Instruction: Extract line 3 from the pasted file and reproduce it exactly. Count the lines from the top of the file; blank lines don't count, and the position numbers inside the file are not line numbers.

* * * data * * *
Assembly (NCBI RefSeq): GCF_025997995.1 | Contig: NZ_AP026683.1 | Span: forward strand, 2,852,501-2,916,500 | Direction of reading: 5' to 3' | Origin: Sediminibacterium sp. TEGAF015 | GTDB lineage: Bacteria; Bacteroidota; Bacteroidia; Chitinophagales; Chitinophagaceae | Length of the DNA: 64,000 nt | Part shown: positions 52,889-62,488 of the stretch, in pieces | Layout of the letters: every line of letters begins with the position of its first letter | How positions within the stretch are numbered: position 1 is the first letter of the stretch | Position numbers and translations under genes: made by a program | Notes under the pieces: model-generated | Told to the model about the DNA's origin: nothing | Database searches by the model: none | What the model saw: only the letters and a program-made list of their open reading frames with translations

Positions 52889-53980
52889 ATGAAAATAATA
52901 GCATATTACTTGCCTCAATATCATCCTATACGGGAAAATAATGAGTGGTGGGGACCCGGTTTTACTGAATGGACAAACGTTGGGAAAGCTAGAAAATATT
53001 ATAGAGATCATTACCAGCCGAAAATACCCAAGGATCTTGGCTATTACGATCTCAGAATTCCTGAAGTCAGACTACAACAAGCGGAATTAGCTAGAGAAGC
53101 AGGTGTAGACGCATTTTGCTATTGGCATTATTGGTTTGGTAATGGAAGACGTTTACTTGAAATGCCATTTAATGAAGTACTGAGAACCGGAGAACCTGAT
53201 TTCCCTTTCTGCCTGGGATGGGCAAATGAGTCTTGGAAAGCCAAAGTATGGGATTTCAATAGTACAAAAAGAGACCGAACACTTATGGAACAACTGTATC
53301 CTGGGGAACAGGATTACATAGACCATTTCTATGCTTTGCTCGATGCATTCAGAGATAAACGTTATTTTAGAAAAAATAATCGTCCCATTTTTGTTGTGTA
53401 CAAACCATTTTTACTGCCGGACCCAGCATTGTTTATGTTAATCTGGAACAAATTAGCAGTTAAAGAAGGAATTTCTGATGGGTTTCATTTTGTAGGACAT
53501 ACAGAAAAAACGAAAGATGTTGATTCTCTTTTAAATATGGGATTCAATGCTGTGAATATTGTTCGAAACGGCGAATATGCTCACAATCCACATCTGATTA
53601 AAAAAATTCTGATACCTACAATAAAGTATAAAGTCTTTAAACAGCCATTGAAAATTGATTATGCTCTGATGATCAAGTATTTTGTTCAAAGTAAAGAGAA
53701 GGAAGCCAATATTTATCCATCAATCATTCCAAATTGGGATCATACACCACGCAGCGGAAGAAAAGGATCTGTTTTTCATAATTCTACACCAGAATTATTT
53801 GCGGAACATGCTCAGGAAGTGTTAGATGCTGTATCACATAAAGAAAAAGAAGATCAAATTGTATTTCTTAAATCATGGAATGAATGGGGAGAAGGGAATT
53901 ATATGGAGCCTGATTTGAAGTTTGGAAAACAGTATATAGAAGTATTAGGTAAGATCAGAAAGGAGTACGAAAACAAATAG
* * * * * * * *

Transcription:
52889 ATGAAAATAATA